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Book of the Month

September 2005

The Sixth Battalion
Queen's Own Cameron Highlanders

Loos: 1915

Sp Coll MS Gen 1376 & MS Gen 532

September 2005 marks the 90th anniversary of the Battle of Loos in the First World War. Our feature this month therefore focuses on a small archive relating to the 6th Battalion Queens' Own Cameron Highlanders, Scottish soldiers who played an heroic but costly role in the action. These papers were presented to the University in 1974 by the Battalion's Reunion Club and include written reminiscences, photographs, press cuttings, and other memorabilia.

MS Gen 1376/6
excerpt from diary of James Campbell

War against Germany was declared by Britain at midnight on 4 August 1914. Within days, Lord Kitchener, the Secretary of State for war, appealed for 100,000 men to volunteer to fight in a temporary 'New Army'. There were over 100,000 recruits from Scotland alone by October 1914.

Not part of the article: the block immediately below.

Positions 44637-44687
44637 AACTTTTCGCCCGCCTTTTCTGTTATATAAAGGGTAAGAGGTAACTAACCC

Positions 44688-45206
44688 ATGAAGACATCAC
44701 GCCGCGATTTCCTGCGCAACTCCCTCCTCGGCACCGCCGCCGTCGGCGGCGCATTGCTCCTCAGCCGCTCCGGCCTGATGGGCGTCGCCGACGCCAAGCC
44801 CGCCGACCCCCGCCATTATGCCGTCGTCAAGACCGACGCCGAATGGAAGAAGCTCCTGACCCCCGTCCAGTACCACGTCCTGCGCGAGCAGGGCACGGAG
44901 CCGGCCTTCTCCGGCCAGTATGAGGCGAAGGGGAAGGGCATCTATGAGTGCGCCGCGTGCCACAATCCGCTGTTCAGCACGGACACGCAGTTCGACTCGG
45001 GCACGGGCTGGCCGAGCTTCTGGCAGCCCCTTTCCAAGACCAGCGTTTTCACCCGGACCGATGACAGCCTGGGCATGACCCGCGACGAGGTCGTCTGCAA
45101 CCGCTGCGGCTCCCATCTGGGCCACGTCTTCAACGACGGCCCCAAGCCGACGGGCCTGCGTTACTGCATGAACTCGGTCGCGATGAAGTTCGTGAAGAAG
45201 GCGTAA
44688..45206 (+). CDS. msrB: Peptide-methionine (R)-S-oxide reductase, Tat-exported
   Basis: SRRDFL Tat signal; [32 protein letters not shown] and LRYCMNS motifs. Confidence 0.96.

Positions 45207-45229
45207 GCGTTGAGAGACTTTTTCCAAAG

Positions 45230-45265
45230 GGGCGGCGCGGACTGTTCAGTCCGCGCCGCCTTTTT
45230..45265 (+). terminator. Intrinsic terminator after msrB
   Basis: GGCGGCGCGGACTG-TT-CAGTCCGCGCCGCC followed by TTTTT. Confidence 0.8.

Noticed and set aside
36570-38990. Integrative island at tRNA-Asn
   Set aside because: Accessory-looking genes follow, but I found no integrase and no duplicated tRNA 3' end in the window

MS Gen 1376/11/9
Rushmoor Camp, Aldershot: October 1914
Postcard home from George Kerr: 'this is a photo of our tent'

Colonel D. W. Cameron of Lochiel was in charge of the recruitment campaign for the Queen's Own Cameron Highlanders. He stipulated that men joining together should remain together. Over 200 students and staff of Glasgow University volunteered under this proviso, forming the nucleus of the 6th Battalion's B Company. The 6th was one of four extra service battalions formed for the duration of the war.

The early volunteers began their military careers at Rushmoor camp, near Aldershot. It was a rude awakening to the realities of army life for the keen recruits. The quarters were inadequate, up to 17 men having to share tents designed for 8. Equipment was sparse and there were no uniforms. For the first month they drilled in civilian clothes until being issued in October with old militia uniforms with bright red tunics. This Crimean era garb can be seen clearly in the postcard to the left.